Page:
With the gaming world demanding more realistic games, and the new breed of consoles pushing images that make real life look poor, it’s refreshing when a developer makes a game that is enjoyably absurd, vibrantly colourful and has just the right level of difficulty to test you without making you angry. Indie games really are two a penny these days, it can be a bit of a gamble to find one that grabs you, luckily my latest endeavour was great fun, so much so that I completed the whole title in one playthrough. The French-English collective developers Sectordub have created an eccentric puzzle adventure game Pikuniku.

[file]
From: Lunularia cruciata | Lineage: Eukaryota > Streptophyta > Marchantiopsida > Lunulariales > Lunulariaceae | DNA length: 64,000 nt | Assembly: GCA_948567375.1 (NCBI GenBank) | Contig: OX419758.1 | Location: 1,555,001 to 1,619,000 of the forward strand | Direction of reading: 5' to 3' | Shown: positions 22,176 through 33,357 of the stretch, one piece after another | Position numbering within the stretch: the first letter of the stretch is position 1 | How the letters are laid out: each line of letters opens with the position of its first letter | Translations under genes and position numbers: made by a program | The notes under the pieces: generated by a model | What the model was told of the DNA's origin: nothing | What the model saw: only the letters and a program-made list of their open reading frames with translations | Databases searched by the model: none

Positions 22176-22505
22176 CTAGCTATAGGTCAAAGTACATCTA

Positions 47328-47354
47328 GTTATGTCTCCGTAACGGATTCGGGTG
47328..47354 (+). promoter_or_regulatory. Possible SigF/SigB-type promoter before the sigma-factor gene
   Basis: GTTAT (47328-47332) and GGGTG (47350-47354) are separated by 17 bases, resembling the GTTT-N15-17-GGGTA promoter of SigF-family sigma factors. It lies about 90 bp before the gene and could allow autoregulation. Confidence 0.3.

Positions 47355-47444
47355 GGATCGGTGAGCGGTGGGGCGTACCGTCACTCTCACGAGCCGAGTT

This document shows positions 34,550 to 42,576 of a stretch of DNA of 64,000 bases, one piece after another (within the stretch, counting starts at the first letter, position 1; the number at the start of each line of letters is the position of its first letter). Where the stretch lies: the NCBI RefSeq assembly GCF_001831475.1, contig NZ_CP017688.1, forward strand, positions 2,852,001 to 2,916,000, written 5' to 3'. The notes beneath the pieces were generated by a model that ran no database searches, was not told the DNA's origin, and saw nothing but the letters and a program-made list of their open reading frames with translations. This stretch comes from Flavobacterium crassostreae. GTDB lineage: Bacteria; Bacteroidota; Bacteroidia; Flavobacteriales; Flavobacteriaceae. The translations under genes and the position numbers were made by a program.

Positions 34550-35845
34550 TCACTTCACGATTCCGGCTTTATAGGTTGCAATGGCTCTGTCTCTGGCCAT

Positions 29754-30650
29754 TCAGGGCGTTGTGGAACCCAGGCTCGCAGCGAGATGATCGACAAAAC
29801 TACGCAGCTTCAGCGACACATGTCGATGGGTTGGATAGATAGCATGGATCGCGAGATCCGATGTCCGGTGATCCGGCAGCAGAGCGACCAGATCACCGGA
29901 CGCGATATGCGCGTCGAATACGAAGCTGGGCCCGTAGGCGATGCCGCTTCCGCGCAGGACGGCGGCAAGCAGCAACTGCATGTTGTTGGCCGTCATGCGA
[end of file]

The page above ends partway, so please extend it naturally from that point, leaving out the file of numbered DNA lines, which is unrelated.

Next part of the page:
You control Piku a red pliable character who; flips, rolls, squeezes and jumps through gaps on his way to solving puzzles and saving the day. The action takes place on a small island that is occupied by a hearty mixture of odd looking villagers, forest dwelling beings and worms whom survive in their underground world. In an ever changing environment, the people of this small land are guilty of being naive, they allow Sunshine Inc. to be the guiding light, they are led by their flamboyant leader, Mr Sunshine. He convinces the people that he will provide them with free money, all they have to do is provide him with a few “non essential” items: some of the lands natural resources. What can be suspicious about free money in return for goods? And so begins a deep seeded conspiracy that forms the structure of this dystopian adventure.